Auslander (1897-1965), who was born in Philadelphia and graduated Harvard College, was appointed in 1937 as the first Consultant in Poetry without a definite term and served four years. He was noted for his war poems, and his best-known work is "The Unconquerables" (1943), a collection of poems addressed to the German-occupied countries of Europe.
Tate (1899-1979), born in Kentucky and graduated from Vanderbilt University, was a poet and a literary critic, who wrote at least 20 books and received many honors, including the Bollingen Prize for Poetry in 1956. He was the founding editor of The Fugitive, from 1922 to '25, a magazine of poems published in Nashville by a group of Southern poets. Tate is noted for his poem "Ode to the Confederate Dead" (1927).
Robert Penn Warren
Although he was an award-winning poet, Warren (1905-1989) was better known for his novel, "All the King's Men" which won the Pulitzer Prize in 1947. He received subsequent Pulitzers for two volumes of poetry, "Promises" in 1958 and "Now and Then" in 1979. He taught at Vanderbilt, Louisiana State, the University of Minnesota and Yale. He wrote "Understanding Poetry" (1938), a textbook that widely influenced the study of poetry on the college level.
Bogan (1897-1970), who was born in Livermore Falls, Maine, and attended Boston University for one year, was a poet and a critic. She reviewed poetry for 38 years for the New Yorker magazine. Her best-known book of poems, "Collected Poems 1923-1953," won a shared Bollingen Prize in 1954. Her highly formal poetry usually explored the themes of love and grief.
(1913-2000) Shapiro, born in Baltimore, graduated Johns Hopkins University in 1939. He served in World War II and sent poems home to his fiancée, who then had them printed. Shapiro won a Pulitzer Prize in 1945 for "V-Letter and Other Poems." He taught at the University of Nebraska, where he edited the Prairie Schooner from 1956-1966. His poetry was known for its stylistic variety and powerful imagery.
Lowell (1917-1977), born into a prominent Boston family, left Harvard College after two years and finished his bachelor's at Kenyon College in 1940. He received a Pulitzer Prize in 1947 for "Lord Weary's Castle." Lowell's style was rigorously formal, until he loosened his adherence to meter and form with "Life Studies," which received the National Book Award in 1960. He is considered the father of "confessional poetry."
Adams (1899-1988) was born in Brooklyn, N.Y., and graduated from Barnard College. In the 1920s, she worked as an editor for Wilson Publishing and for the Metropolitan Museum of Art, and went on to teach English at several colleges and universities. Her collection of poetry "Poems: A Selection" received the 1954 Bollingen Prize. She is known for her lyric poetry in the English Romantic tradition.
Bishop (1911-1979) was Born in Worcester, Mass. Her father died before her first birthday and her mother was committed to a mental asylum several years later. She was raised by grandparents and graduated from Vassar College in 1934. Bishop traveled widely and lived for 18 years in Brazil. Her book "Poems: North and South * A Cold Spring" won the Pulitzer Prize in 1956. Her poems focused on geography and landscape and human connection with the natural world.
Aiken (1889-1973) was born in Savannah, Georgia, and lost his father and mother in a tragic murder-suicide. He was raised by a great-great-aunt in Massachusetts and graduated from Harvard. His poetry, which explored themes of psychology and development of identity, won many prizes, including the Pulitzer in 1930 for "Selected Poems," the National Book Award in 1954 for "Collected Poems," and the Bollingen Prize.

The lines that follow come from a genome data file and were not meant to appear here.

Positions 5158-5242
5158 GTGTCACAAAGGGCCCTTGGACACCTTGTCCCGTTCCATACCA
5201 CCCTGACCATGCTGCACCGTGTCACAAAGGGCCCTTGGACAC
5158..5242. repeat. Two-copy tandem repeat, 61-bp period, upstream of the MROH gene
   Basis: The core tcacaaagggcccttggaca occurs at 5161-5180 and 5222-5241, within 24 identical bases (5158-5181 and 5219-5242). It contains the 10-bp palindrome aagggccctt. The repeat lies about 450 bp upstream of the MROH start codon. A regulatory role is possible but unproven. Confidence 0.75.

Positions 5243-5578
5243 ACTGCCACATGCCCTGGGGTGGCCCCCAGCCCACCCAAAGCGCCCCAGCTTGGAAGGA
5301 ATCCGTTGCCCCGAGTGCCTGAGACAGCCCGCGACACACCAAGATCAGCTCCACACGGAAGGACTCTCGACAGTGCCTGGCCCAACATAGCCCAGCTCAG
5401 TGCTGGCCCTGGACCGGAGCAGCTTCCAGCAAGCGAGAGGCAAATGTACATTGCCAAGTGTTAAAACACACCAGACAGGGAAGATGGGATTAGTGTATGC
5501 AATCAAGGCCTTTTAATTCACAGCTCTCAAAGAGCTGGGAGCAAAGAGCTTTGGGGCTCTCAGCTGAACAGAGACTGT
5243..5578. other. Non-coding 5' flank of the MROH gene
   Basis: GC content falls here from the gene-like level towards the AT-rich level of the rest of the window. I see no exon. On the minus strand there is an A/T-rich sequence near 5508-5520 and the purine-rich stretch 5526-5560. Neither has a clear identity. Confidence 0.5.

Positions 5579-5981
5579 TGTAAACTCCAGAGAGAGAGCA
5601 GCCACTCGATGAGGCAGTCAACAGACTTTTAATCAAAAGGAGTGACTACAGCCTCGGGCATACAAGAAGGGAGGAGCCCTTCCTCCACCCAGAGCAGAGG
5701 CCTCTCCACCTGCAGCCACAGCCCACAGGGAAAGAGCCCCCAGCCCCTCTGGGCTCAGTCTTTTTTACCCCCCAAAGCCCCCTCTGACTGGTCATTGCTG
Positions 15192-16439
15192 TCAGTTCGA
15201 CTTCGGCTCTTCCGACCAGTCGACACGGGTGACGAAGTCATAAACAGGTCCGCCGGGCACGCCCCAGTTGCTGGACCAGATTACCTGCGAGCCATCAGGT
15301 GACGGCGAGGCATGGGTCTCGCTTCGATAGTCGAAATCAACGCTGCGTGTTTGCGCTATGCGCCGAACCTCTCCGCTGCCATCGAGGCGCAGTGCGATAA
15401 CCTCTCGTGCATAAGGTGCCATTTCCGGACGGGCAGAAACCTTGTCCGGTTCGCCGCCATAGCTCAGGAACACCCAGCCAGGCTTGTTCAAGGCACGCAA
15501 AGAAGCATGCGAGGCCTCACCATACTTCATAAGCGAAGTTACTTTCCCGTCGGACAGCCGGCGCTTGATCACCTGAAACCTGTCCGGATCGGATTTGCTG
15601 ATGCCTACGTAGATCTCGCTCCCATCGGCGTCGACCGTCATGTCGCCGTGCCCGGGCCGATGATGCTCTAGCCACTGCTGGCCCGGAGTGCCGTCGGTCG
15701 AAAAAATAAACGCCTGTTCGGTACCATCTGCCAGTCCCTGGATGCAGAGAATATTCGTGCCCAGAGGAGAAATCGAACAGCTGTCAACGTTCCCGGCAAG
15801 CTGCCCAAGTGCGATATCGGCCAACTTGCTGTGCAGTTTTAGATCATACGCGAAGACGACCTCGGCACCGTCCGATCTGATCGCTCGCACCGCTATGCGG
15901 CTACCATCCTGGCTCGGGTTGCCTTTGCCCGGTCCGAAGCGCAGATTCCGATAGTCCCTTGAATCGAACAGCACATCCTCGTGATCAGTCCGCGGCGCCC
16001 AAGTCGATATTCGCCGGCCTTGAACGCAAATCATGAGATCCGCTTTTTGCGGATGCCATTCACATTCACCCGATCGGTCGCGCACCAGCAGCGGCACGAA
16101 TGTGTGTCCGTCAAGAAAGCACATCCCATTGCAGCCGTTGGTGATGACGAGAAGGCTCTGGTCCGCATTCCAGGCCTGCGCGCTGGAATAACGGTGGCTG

William Carlos Williams
Williams (1883-1963) was appointed as Consultant in Poetry but did not serve. Born in Rutherford, N.J., Williams became a doctor, as well as a poet, novelist and essayist. He had a lifelong pediatric practice in the Rutherford area. He is noted for creating a fresh, free metrical rhythm based on the American speech of his subjects, local New Jersey people mired in the everyday circumstances of life.
Jarrell (1914-1965), born in Nashville, Tenn., socialized with the Fugitive group of Southern poets. His first important poetry book, "Little Friend, Little Friend" (1945) documented the fears and struggles of young soldiers. His 1960 book of poetry "The Woman at the Washington Zoo" won the National Book Award. Jarrell was known for his essays and poetry criticism, regarded as engaging and dazzling and instrumental in establishing Robert Lowell, Elizabeth Bishop and William Carlos Williams as significant American poets.
Frost (1874-1963), the best known and most beloved American poet of the 20th century, won the Pulitzer Prize four times for "New Hampshire" (1924), "Collected Poems" (1931), "A Further Range" (1937) and "A Witness Tree" (1943). Much of Frost's work dealt with the life and landscape of New England. He was a poet of traditional verse forms and metric, avoiding the poetic movements of his time. Frost taught primarily at Amherst, 1917-1963. He received 44 honorary degrees, many government tributes and the Bollingen Prize posthumously.
Eberhart (1904-2005), born in Austin, Minn., and graduated from Dartmouth College, is considered one of the major lyric voices of the 20th century. He received the Pulitzer Prize in 1966 for "Selected Poems 1930-1965," and a 1977 National Book Award for "Collected Poems 1930-1976." In 1962, he won a shared Bollingen Prize. He taught English for many years at Dartmouth College.